Ketchikan Totem Poles, Page 2

Chief Johnson Pole

Chief Johnson Totem

Chief Johnson Totem

Chief George Johnson, also known as Skookum Johnson, was the leader of the Tsimshians who moved his people from Canada to the Ketchikan area in 1887. He erected the original pole in 1901. It was known the Kadjuk Pole because it represented the heritage of the Kadjuk House of the Raven clan. The kadjuk is the mythological bird represented at the top of the pole.

This pole really stands out around downtown Ketchikan because of more than 30 feet of empty space under the kadjuk. (You might say it stands out like a sore thumb.) The picture to the left might not be completely accurate because I pieced it together from two separate shots. I suspect the pole isn’t long enough and the kadjuk is too big in relationship to the bottom of the pole, but hopefully it’s good enough to give you an idea of the nature of this totem.

So why the empty space? According to the sign next to the pole, the undecorated space is symbolic of  “the lofty habitat and high regard in which the crest is held.” I think the carver might also have been trying to depict the bird in flight, unlike the perched birds we saw on other poles. That’s a totally uneducated guess on my part, but when you stand below and look up at him, you can almost feel this bird soaring overhead.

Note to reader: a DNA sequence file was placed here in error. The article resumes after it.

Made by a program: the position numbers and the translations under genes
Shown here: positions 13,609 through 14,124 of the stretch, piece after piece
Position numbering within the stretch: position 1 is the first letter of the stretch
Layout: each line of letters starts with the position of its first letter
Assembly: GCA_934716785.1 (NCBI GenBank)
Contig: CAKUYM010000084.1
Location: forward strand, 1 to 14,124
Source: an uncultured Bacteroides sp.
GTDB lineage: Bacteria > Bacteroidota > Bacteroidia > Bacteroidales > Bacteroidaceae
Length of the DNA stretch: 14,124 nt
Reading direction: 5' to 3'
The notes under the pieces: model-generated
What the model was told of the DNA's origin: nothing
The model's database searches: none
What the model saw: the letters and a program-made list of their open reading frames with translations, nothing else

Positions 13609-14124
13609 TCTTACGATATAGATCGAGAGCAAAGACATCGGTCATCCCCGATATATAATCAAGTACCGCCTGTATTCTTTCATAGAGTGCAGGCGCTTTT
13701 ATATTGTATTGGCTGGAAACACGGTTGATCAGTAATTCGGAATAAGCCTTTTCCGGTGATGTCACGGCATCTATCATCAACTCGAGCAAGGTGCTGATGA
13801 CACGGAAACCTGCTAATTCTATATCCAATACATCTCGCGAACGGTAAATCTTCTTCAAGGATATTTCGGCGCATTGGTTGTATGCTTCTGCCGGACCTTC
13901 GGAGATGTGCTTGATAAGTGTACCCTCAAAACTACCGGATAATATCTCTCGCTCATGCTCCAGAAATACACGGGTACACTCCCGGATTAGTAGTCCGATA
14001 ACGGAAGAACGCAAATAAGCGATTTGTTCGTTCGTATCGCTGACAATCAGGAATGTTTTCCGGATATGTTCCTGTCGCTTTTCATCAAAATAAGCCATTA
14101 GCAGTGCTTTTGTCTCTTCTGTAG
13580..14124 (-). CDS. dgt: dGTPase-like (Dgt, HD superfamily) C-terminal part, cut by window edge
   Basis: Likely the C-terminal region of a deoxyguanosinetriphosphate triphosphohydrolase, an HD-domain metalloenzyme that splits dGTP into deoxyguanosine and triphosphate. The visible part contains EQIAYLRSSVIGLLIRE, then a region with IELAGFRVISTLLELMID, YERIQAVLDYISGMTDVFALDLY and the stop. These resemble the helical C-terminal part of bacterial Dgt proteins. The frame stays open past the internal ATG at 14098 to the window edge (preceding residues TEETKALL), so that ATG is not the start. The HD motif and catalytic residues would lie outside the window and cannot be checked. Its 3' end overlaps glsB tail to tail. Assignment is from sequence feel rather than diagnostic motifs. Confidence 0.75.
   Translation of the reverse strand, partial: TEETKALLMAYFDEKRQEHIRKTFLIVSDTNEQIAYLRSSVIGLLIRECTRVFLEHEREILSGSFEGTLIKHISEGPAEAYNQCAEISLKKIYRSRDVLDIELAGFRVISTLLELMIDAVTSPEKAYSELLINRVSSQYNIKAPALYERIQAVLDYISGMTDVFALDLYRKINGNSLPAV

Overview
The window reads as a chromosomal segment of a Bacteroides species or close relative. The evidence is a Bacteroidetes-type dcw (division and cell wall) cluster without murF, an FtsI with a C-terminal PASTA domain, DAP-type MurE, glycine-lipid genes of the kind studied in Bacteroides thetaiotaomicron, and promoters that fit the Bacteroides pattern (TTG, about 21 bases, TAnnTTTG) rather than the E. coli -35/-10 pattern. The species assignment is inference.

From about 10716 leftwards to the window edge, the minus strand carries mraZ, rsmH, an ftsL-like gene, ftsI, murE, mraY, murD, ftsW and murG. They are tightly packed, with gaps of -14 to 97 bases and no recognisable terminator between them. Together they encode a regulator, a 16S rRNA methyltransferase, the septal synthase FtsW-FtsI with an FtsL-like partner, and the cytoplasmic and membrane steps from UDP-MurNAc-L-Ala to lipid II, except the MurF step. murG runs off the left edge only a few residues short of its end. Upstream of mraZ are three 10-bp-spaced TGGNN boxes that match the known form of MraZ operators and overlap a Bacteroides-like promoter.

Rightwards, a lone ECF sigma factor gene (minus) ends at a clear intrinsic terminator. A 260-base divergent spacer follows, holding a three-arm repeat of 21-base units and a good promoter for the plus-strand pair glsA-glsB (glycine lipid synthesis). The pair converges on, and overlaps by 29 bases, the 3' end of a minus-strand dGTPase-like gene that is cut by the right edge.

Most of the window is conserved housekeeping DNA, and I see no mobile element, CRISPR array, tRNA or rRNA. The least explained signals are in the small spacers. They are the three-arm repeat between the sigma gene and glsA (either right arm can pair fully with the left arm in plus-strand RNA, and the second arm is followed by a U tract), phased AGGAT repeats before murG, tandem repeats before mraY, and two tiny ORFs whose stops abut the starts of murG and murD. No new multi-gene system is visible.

Kadjuk

Kadjuk

The bottom part of the pole depicts the legend of the fog woman, starting with the twin birds Gitsanuk and Gitsaqeq, who brought fire to the people. Below them is Raven. Then comes Raven’s wife, Fog Woman, holding two salmon because she gave these fish to the people. Raven mistreated her, and in revenge she caused the fish to swim out to sea. But in consideration of others, she caused them to return once a year to spawn.

This pole is another replica carved by Israel Shotridge in 1993.

Click here for a longer article about Chief Johnson and his totem pole.

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